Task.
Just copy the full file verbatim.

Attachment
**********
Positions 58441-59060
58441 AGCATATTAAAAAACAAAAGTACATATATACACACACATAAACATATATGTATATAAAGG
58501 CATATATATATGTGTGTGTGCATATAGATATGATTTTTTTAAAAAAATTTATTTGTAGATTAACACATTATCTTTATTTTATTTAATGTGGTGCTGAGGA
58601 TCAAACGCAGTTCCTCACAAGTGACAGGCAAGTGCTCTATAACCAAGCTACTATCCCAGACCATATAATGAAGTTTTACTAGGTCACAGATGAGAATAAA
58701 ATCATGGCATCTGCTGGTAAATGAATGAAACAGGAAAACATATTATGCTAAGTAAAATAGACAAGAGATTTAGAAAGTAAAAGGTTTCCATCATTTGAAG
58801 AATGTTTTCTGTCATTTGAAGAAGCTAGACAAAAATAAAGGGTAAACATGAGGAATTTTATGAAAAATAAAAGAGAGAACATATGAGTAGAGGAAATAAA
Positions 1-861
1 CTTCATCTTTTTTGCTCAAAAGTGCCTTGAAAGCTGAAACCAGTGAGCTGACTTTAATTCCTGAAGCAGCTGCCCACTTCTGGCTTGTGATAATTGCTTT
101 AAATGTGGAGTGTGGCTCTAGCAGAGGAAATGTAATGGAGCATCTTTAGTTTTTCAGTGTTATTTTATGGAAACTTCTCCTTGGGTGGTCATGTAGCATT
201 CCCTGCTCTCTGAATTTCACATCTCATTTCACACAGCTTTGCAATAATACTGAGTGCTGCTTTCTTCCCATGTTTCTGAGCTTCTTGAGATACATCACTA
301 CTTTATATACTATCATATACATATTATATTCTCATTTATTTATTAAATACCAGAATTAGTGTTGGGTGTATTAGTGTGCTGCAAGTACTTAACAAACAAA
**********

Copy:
Positions 58441-59060
58441 AGCATATTAAAAAACAAAAGTACATATATACACACACATAAACATATATGTATATAAAGG
58501 CATATATATATGTGTGTGTGCATATAGATATGATTTTTTTAAAAAAATTTATTTGTAGATTAACACATTATCTTTATTTTATTTAATGTGGTGCTGAGGA
58601 TCAAACGCAGTTCCTCACAAGTGACAGGCAAGTGCTCTATAACCAAGCTACTATCCCAGACCATATAATGAAGTTTTACTAGGTCACAGATGAGAATAAA
58701 ATCATGGCATCTGCTGGTAAATGAATGAAACAGGAAAACATATTATGCTAAGTAAAATAGACAAGAGATTTAGAAAGTAAAAGGTTTCCATCATTTGAAG
58801 AATGTTTTCTGTCATTTGAAGAAGCTAGACAAAAATAAAGGGTAAACATGAGGAATTTTATGAAAAATAAAAGAGAGAACATATGAGTAGAGGAAATAAA
Positions 1-861
1 CTTCATCTTTTTTGCTCAAAAGTGCCTTGAAAGCTGAAACCAGTGAGCTGACTTTAATTCCTGAAGCAGCTGCCCACTTCTGGCTTGTGATAATTGCTTT
101 AAATGTGGAGTGTGGCTCTAGCAGAGGAAATGTAATGGAGCATCTTTAGTTTTTCAGTGTTATTTTATGGAAACTTCTCCTTGGGTGGTCATGTAGCATT
201 CCCTGCTCTCTGAATTTCACATCTCATTTCACACAGCTTTGCAATAATACTGAGTGCTGCTTTCTTCCCATGTTTCTGAGCTTCTTGAGATACATCACTA
301 CTTTATATACTATCATATACATATTATATTCTCATTTATTTATTAAATACCAGAATTAGTGTTGGGTGTATTAGTGTGCTGCAAGTACTTAACAAACAAA